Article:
Change is finally here.
For me, it arrived in the form of a dark red sedan last July. After stopping on Sykes St., a lanky cosmopolitan family of five painfully unfolded themselves and blinked into morning sun. Looking bewildered and lost, they suddenly realized they weren’t in Kansas anymore. They were GTA COVID refugees.
By the end of the summer over 8,200 of them had filed past the Apple, looking for information on Meaford. Across the landscape weekend homes were suddenly occupied on a permanent basis and houses up to the size of small hotels were popping up in the most desirable rural locations. Memorial Park was overrun and heretofore secret stretches of beach were covered with chairs, towels, and children.
For the first time in recent memory, Meaford’s socio-economic composition is shifting. The predominantly middle- and upper-middle class over 50 crowd, paired with a smaller ‘bubble’ of younger working poor, is now complemented by a small but expanding, affluent, professional 30-50 year old cohort. Concurrently – and perhaps not coincidentally – a hotel and several major housing developments are about to turn sod.
This change represents a significant window of opportunity that could easily redefine how Meaford looks, feels, and prospers for years to come. By purchasing and building comparatively expensive homes, these new residents will shift some of the tax burden away from our lower income families and increase municipal revenues, providing much needed capital for re-investment. Additionally, their relative youth, energy, expertise, resources, and enthusiasm can markedly re-invigorate the community through entrepreneurship and volunteerism. They are statistically more likely to open and patronize local boutique retail… if they see potential.
But to entice the discerning well-heeled urbanites to settle and invest themselves here emotionally and financially, we need to inspire them. Spark their imaginations. Give them a reason to fall in love with Meaford. Yes, we have all those outdoor activities and small town charm, but the time has come to do more. Be more.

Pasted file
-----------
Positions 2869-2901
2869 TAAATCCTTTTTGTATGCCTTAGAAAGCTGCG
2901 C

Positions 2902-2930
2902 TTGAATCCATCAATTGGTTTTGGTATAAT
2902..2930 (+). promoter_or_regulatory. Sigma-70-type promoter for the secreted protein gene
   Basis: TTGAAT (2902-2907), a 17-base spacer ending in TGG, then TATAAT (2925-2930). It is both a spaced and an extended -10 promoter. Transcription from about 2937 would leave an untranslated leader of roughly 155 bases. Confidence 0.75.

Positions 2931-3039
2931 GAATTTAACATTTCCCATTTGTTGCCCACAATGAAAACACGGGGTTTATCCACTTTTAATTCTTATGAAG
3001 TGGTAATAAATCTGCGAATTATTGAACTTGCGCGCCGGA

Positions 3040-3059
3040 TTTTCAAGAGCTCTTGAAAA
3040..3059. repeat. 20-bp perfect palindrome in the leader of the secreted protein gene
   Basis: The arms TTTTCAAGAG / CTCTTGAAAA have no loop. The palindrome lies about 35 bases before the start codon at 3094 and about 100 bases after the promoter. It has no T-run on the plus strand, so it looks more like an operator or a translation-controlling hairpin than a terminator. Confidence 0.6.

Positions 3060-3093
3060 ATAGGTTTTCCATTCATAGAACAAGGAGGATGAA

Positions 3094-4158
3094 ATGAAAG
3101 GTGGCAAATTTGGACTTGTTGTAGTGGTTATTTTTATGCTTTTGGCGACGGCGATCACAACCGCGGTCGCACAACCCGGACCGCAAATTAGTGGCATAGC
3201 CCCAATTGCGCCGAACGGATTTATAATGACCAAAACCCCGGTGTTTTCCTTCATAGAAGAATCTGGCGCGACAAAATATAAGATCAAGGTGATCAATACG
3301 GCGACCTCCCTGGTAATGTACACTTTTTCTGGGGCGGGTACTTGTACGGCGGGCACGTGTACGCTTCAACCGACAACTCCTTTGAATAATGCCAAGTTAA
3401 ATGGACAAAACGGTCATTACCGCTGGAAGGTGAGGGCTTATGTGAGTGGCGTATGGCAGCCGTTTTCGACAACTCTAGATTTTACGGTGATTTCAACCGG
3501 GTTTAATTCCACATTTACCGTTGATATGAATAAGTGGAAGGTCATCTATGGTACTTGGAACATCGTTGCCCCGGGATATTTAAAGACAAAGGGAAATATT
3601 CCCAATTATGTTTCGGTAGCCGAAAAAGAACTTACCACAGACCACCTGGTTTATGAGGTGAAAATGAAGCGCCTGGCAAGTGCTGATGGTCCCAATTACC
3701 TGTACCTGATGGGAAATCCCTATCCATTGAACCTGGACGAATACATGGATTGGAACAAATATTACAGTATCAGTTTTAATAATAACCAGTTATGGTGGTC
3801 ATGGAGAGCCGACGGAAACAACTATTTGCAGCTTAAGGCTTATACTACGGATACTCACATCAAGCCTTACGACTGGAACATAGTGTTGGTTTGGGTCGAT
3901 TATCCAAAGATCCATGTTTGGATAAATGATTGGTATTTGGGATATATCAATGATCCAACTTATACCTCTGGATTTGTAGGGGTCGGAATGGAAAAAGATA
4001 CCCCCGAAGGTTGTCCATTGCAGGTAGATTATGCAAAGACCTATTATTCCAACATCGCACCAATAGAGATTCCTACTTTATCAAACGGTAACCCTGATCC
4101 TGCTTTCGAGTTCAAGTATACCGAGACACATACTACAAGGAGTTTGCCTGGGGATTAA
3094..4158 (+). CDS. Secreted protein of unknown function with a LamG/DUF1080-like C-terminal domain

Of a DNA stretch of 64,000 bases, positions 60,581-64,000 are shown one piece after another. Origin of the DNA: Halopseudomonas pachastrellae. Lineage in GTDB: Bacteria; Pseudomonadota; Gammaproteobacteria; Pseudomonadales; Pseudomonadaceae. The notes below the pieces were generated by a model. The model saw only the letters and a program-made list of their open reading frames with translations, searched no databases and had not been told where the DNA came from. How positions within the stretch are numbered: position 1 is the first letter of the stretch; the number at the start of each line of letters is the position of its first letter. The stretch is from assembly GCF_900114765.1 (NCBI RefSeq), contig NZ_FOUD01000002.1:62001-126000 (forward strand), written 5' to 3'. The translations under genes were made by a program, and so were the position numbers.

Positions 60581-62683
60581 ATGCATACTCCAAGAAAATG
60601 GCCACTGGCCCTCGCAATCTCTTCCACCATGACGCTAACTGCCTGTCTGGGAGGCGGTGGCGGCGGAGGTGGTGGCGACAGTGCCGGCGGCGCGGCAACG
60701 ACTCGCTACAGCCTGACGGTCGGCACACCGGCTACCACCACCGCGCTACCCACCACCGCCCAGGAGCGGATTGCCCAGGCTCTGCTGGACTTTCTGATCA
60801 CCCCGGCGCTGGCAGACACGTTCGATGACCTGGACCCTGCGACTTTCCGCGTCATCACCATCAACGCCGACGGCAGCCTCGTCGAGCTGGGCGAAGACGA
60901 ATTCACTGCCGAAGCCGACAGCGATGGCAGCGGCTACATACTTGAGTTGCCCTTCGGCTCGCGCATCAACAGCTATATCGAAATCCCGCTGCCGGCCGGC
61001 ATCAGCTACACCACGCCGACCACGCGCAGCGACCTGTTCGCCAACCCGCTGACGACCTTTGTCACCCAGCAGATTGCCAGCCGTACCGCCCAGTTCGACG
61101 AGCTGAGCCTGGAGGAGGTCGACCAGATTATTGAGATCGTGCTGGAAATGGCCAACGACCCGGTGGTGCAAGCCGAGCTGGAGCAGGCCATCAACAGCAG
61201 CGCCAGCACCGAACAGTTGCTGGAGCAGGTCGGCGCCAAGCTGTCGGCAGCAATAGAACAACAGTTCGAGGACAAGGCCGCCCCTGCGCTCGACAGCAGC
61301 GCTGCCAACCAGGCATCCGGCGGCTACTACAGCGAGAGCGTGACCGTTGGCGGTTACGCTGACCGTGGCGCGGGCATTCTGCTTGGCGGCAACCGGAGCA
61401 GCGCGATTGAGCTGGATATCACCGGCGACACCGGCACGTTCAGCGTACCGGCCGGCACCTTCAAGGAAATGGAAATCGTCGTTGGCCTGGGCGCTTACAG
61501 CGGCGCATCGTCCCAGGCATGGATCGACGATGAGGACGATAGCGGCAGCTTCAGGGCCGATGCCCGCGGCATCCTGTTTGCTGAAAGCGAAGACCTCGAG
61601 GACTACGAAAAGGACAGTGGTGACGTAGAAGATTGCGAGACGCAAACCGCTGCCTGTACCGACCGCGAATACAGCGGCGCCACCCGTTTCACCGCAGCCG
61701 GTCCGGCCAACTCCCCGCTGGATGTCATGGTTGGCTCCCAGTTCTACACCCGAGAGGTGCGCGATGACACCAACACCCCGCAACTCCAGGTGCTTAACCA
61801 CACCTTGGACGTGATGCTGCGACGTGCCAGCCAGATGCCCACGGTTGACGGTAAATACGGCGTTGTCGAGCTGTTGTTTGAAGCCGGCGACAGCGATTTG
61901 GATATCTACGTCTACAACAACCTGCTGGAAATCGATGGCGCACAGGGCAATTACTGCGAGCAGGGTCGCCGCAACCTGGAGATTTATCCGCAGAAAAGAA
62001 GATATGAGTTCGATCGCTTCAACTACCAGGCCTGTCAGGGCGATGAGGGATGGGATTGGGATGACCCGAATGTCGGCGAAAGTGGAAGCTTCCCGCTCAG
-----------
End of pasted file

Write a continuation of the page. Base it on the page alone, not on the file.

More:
We need to be just a little less Scroogy. Have a little more vision.
Almost everything that happens in Meaford is on the backs of volunteers and the largesse of our small businesses. The Municipality – under the unrelenting eye of ratepayers – invests little in making Meaford visually exciting. Last year, as Meaford businesses stared down the first wave of the pandemic, just $8,000 could be made available. $8,000, to assist 921 farms, business, and contractors. Plans to beautify Market Square, to decorate the concrete Jersey barriers on Sykes, to purchase ambience lighting… all dashed due to a lack of funding. Public washrooms were locked, stranding visitors three hours from home with no place to ‘Go’. The broken and tired Christmas streetlight decorations could not be replaced.
And in 2021? Groundhog Day. The final budget increase was only enough to partially cover inflationary costs. Real purchase power decreased. In the hopes of generating a few dollars Council has instructed staff to implement paid parking at all the parks across the municipality, a policy tool generally employed to decrease tourist densities at popular destinations. What choice have we left them?
The time has come to start investing in our own future. To exploit opportunity. We spend $15 million municipal tax dollars in a $30 million budget doing only what we absolutely must. With just a little bit extra, targeted, we could do exponentially more and walk away financially further ahead.
When the next red sedan coasts to a stop in Meaford, we want that family to get out and fall in love with the place, and to invest in it, not get back in and drive on.
Submitted by Scott Gooch of the Meaford Chamber of Commerce